·         There is an active Beautification Board of Oneonta.

·         There is currently no way finding system to orient visitors to public services, commercial areas, or points of interest.

·         Oneonta has two hotels: Days Inn and the Covered Bridge Inn

·         There are two public golf courses in the city: Heritage Golf and Limestone Springs Golf.

·         There are two parks within the city: Woodland Park (family playground) and the Oneonta Recreational Park, which houses athletic fields, an aquatic center, McDaniel Gym, and an activity center in the old L & N Depot.

·         There is an expressed citizen need for more soccer fields and more basketball courts.

·         There are currently no street-based accommodations for cycling, such as share-the-road signs or bike lanes.

 

Recommendations

·         Consider increasing the visibility of city and area attractions on the city’s website and placing promotional literature about area attractions in hotel lobbies.

·         Explore the possibility of making Oneonta a world-class paddling, mountain biking, and hiking destination hub by initiating early conversations with the Blount County Commission, Alabama State Lands, and local businesses, foundations, and other partners to evaluate opportunities. Development of a mountain biking “park” could involve a partnership with the International Mountain Bicycle Association and local mountain biking organizations.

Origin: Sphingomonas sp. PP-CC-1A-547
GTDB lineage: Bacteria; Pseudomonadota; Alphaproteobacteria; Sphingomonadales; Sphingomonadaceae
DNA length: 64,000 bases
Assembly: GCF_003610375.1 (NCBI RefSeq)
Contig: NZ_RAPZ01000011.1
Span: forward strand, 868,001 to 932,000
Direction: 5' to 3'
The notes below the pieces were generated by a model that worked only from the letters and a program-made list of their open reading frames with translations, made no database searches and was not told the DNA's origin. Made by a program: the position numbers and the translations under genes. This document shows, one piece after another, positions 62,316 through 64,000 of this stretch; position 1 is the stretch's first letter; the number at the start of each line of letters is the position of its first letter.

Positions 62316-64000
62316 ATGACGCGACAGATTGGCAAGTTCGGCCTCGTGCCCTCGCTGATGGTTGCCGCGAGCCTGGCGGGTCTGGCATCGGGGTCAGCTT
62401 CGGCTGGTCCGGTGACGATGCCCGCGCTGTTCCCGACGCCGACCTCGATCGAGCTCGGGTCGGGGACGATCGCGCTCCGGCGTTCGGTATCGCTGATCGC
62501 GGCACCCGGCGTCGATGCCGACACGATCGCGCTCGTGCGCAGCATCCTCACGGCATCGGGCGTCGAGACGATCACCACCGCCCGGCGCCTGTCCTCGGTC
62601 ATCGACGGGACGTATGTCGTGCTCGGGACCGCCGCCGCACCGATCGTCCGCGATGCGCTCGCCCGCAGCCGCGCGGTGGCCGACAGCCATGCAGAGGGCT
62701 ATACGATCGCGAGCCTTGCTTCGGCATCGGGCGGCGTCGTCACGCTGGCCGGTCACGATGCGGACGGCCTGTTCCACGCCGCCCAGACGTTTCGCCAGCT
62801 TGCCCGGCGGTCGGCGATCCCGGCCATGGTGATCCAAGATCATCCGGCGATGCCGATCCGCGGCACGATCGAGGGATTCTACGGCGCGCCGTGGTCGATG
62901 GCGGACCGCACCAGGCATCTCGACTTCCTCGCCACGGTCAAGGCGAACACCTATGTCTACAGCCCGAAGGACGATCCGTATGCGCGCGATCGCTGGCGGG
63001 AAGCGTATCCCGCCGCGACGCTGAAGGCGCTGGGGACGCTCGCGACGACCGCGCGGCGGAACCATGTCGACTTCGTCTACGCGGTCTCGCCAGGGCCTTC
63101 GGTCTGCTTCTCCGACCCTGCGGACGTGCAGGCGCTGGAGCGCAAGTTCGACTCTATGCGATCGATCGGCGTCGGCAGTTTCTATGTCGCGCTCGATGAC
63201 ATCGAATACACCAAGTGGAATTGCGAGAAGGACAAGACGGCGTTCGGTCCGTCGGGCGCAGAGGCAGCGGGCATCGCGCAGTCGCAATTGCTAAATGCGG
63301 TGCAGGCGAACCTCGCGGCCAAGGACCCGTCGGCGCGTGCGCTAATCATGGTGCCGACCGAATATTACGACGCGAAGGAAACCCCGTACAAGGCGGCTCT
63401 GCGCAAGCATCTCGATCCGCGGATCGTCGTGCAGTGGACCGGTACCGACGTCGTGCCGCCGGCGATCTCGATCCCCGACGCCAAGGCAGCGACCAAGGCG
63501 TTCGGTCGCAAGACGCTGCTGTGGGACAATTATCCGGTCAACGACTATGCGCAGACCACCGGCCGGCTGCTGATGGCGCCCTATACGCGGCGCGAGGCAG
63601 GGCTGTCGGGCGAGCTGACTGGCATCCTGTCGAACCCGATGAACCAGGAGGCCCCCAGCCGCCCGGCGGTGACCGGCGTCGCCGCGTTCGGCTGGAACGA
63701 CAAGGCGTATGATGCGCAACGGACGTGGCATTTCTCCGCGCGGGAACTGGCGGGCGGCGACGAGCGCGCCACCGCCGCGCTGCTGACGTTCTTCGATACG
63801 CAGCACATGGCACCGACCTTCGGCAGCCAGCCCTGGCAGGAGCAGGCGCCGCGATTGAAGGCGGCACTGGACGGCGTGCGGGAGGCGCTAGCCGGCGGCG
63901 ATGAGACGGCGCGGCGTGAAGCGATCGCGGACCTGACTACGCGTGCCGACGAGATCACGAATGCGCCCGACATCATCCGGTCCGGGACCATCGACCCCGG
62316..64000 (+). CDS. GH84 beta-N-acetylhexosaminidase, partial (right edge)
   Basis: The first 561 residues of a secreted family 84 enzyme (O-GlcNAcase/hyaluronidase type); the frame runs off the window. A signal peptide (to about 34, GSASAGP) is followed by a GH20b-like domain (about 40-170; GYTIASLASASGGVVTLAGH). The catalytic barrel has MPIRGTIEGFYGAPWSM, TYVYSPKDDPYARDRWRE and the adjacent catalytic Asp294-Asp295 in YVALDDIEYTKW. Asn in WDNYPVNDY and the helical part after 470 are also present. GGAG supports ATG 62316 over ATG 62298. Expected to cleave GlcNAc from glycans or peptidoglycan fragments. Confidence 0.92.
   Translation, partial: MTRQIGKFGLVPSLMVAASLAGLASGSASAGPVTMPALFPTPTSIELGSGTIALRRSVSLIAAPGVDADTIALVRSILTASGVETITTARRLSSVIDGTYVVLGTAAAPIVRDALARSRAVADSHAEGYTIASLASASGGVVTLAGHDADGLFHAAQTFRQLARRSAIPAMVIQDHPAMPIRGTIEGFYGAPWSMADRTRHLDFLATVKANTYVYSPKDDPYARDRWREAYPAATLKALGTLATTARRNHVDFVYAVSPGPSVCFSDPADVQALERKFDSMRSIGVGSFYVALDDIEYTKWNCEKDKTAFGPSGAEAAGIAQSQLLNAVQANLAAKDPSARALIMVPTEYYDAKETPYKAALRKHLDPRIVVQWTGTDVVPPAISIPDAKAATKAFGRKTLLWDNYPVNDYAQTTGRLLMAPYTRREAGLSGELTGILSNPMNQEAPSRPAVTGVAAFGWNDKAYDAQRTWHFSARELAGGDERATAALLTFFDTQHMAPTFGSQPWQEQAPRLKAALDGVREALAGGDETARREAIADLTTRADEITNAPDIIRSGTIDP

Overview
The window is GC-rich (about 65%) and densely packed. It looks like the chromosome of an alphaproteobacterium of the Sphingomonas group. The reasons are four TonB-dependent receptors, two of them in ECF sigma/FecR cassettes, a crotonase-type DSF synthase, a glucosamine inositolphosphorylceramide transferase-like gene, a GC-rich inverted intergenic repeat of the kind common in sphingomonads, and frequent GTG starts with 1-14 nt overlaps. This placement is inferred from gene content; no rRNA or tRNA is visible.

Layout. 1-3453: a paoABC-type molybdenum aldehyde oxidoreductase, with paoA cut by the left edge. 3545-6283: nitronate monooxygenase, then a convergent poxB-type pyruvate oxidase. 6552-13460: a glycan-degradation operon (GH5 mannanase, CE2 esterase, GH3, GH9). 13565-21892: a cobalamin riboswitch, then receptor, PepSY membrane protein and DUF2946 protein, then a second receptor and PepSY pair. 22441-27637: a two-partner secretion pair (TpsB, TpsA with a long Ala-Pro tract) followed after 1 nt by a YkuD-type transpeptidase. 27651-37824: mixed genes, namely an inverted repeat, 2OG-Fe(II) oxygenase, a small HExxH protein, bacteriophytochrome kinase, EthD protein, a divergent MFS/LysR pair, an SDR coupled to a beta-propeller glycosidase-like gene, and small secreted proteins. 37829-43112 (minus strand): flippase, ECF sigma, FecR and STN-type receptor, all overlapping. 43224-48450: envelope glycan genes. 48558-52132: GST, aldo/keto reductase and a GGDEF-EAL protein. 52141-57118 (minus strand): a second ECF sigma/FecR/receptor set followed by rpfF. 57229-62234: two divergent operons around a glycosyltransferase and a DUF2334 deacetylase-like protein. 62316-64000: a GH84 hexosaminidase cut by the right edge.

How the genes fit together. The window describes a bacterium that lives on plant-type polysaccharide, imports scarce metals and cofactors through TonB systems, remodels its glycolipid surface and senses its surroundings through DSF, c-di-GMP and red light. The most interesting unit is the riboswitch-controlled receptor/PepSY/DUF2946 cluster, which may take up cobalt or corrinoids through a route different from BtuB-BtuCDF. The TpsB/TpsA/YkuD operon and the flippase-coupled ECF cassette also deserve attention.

·         Evaluate feasibility of expanding streetscape enhancements to encompass all of downtown commercial district.

·         Consider working with the Blount County Arts Council and local artists to create permanent public art installations in downtown that will celebrate Oneonta’s uniqueness as a community and create interest for visitors.

·         Explore implementing bicycle-friendly street design (bike lanes and share-the-road pavement markings and signs) that will make bicycle use easier and safer.  This will be important as the new Wallace State campus comes to downtown and if a nearby mountain bike park comes to fruition.

·         Consider planning and implementing a wayfinding signage system that directs people from arterial roads into the downtown historical/commercial district, to area attractions and points of interest, as well as to public restrooms in order to make the community easier to navigate for visitors.

·         Evaluate the possibility of expanding facilities for soccer and basketball.

 

HISTORIC PRESERVATION

Observations

  • Oneonta is in the process of setting up a local preservation commission.
  • There are four resources in the Oneonta area listed on the National Register of Historic Places: Horton Mill Covered Bridge, Swann Covered Bridge, Easley Covered Bridge and the archaeological site of Nectar Covered Bridge.
  • Oneonta has eight resources on the Alabama Register of Landmarks and Heritage: